Selective partitioning of mercury from co-extracted actinides in a simulated acidic ICPP waste stream Page: 1 of 13
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SELECTIVE PARTITIONING OF MERCURY FROM
CO-EXTRACTED ACTINIDES IN A SIMULATED
ACIDIC ICPP WASTE STREAM' F uJ E IV ED
NOV 2 1' 995
K. N. Brewer, R. S. Herbst, T. J. Tranter, J. D. Law, T. A. ToddO S T I
Lockheed Idaho Technologies Co., Inc.
The TRUEX process is being evaluated at the Idaho Chemical Processing Plant (ICPP) as a
means to partition the actinides from acidic sodium-bearing waste (SBW). The mercury content of
this waste averages 1 g/I. Because the chemistry of mercury has not been extensively evaluated in the
TRUEX process, mercury was singled out as an element of interest. Radioactive mercury, 2"Hg, was
spiked into a simulated solution of SBW containing 1 g/l mercury. Successive extraction batch
contacts with the mercury spiked waste simulant and successive scrubbing and stripping batch
contacts of the mercury loaded TRUEX solvent (0.2 M CMPO-1.4 M TBP in dodecane) show that
mercury will extract into and strip from the solvent. The extraction distribution coefficient for
mercury, as HgCl2, from SBW having a nitric acid concentration of 1.4 M and a chloride
concentration of 0.035 M was found to be 3. The stripping distribution coefficient was found to be
0.5 with 5 M HNO3 and 0.077 with 0.25 M Na2CO3. An experimental flowsheet was designed from
the batch contact tests and tested counter-currently using 5.5 cm centrifugal contactors. Results from
the counter-current test show that mercury can be removed from the acidic mixed SBW simulant and
recovered separately from the actinides.
The Idaho Chemical Processing Plant (ICPP), located at the Idaho National Engineering
Laboratory (INEL) in Southeastern Idaho, is owned by the DOE and currently operated by Lockheed
Idaho Technologies Co., Inc (LITCO). The mission of the ICPP at one time was to reprocess special
DOE and naval fuels. The majority of the reprocessed fuels were either zirconium or aluminum clad.
The headend dissolution completely dissolved the cladding, heavy metals, and fission products. In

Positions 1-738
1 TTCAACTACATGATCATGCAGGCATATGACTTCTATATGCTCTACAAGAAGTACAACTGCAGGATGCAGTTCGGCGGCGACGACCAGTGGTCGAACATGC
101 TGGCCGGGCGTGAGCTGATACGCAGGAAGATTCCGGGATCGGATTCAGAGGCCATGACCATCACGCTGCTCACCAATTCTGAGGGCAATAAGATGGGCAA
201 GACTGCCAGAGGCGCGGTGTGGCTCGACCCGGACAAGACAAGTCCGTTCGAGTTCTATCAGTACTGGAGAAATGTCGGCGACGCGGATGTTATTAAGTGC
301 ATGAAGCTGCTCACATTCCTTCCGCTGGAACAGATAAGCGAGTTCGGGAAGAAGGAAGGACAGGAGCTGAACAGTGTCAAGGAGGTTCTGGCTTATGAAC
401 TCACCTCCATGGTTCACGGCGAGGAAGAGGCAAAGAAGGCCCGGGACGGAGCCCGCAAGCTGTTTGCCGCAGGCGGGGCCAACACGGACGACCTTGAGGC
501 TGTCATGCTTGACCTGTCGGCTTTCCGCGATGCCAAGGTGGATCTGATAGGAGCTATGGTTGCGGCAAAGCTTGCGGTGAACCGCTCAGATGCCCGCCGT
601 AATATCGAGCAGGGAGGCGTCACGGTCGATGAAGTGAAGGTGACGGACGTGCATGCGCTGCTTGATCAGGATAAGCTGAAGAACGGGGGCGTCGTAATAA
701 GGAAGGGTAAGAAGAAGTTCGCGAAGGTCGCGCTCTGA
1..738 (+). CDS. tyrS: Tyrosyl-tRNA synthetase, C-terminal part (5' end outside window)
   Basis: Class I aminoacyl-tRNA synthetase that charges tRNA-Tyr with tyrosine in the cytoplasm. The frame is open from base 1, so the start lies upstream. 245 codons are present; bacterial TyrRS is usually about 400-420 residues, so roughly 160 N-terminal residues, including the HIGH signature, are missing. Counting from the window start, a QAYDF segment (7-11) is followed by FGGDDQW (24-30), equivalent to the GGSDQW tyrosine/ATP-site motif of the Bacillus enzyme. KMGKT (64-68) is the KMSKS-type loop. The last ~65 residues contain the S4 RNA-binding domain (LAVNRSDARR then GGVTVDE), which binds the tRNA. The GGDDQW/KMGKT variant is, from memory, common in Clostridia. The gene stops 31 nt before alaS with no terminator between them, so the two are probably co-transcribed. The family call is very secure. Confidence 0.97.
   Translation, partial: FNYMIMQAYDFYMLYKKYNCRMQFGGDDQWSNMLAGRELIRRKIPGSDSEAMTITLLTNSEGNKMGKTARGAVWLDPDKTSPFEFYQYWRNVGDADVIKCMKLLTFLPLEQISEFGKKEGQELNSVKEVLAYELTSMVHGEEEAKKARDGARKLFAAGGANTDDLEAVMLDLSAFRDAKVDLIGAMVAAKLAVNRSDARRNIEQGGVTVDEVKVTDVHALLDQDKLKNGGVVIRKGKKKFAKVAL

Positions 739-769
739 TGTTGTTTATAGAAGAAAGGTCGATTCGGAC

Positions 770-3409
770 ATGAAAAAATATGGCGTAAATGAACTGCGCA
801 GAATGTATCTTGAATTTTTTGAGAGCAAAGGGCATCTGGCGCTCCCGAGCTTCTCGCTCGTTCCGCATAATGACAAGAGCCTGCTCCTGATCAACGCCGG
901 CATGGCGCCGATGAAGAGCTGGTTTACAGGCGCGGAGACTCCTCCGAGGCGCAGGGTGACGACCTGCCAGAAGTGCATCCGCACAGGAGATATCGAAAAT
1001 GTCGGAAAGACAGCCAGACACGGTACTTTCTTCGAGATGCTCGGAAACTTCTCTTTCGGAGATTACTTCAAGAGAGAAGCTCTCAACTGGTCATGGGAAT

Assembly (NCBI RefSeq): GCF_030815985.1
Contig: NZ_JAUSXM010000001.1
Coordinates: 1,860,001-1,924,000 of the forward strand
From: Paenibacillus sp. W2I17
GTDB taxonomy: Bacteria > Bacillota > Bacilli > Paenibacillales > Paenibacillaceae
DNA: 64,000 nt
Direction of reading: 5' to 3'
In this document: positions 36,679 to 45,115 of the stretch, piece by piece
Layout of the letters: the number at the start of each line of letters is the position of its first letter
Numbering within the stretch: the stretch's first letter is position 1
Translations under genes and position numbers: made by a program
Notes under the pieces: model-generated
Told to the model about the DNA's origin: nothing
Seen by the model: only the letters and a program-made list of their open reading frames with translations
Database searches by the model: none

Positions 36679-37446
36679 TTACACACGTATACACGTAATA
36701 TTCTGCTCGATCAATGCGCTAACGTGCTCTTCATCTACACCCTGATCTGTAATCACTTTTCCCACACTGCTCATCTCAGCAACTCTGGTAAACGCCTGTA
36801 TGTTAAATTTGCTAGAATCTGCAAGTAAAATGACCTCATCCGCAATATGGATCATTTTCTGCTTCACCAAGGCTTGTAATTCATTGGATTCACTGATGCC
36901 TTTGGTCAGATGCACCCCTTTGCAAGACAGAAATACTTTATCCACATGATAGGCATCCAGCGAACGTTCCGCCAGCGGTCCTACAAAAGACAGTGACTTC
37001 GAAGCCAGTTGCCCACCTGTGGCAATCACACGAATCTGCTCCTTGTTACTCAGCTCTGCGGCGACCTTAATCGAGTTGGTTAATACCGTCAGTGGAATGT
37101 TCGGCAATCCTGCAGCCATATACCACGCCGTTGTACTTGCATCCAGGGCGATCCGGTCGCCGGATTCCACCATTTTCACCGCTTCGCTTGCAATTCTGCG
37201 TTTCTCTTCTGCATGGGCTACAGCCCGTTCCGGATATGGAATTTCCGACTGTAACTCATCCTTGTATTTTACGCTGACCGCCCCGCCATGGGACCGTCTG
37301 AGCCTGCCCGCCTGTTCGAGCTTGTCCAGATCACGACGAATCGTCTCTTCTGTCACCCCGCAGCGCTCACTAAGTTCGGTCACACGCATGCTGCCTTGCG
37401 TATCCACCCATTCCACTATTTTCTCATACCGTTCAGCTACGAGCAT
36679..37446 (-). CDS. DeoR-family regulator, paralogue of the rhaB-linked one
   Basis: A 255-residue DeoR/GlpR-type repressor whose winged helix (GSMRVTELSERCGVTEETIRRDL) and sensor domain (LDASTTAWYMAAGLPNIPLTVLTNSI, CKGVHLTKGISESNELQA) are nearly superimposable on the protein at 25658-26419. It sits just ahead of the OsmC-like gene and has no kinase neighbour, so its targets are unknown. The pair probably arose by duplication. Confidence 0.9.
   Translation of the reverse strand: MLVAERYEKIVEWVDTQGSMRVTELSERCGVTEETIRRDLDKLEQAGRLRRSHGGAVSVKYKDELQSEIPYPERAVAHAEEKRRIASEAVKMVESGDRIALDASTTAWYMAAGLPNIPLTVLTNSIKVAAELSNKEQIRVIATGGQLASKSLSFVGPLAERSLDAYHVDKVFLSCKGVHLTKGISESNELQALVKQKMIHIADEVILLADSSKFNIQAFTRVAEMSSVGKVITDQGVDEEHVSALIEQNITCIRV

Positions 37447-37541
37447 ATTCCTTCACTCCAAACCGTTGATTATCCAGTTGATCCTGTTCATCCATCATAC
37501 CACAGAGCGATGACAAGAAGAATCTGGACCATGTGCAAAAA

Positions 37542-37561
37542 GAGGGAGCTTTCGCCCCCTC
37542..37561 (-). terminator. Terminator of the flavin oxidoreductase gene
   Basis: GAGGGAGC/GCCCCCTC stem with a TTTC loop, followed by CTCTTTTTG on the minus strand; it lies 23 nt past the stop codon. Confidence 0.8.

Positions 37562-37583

order to enhance the dissolution rate of the aluminum clad fuels, mercury was added as a catalyst.
Following uranium recovery via a combination of REDOX and PUREX type processes, the
highly radioactive raffinate streams were sent to temporary underground storage tanks. The liquid
raffinates were eventually solidified by calcining in a fluidized bed operated at 5000C.
During the calcination process, mercury was volatilized and scrubbed out of the off-gas using
nitric acid . The nitric acid scrub solutions, which in essence concentrated the mercury, were sent
back to temporary storage where they were blended with decontamination, solvent wash, and other
solutions, most of which are high in sodium. This waste is referred to as sodium-bearing waste
Unlike the liquid reprocessing raffinates, SBW solutions are not calcinable directly and must
be blended with non-radioactive aluminum nitrate or other first cycle raffinates prior to calcination
(as of November 1993 all raffmates were calcined). Approximately 1.5 million gallons of SBW,
containing a total of 2 metric tons of mercury, are in temporary storage at the ICPP.
If the SBW is eventually blended and calcined, the mercury will most likely report back to
the calciner nitric acid off-gas scrub solution and be sent back to temporary underground storage,
thus resulting in mercury recycle throughout the ICPP waste treatment process.
Due to the growing environmental awareness of the public and DOE laboratories, a safe and
Work performed for the U.S. Department of Energy under Contract No. DE-ACO7-84ID12345.
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Brewer, K.N.; Herbst, R.S. & Tranter, T.J. Selective partitioning of mercury from co-extracted actinides in a simulated acidic ICPP waste stream, article, December 1, 1995; Idaho Falls, Idaho. (https://digital.library.unt.edu/ark:/67531/metadc619350/m1/1/: accessed April 26, 2019), University of North Texas Libraries, Digital Library, https://digital.library.unt.edu; crediting UNT Libraries Government Documents Department.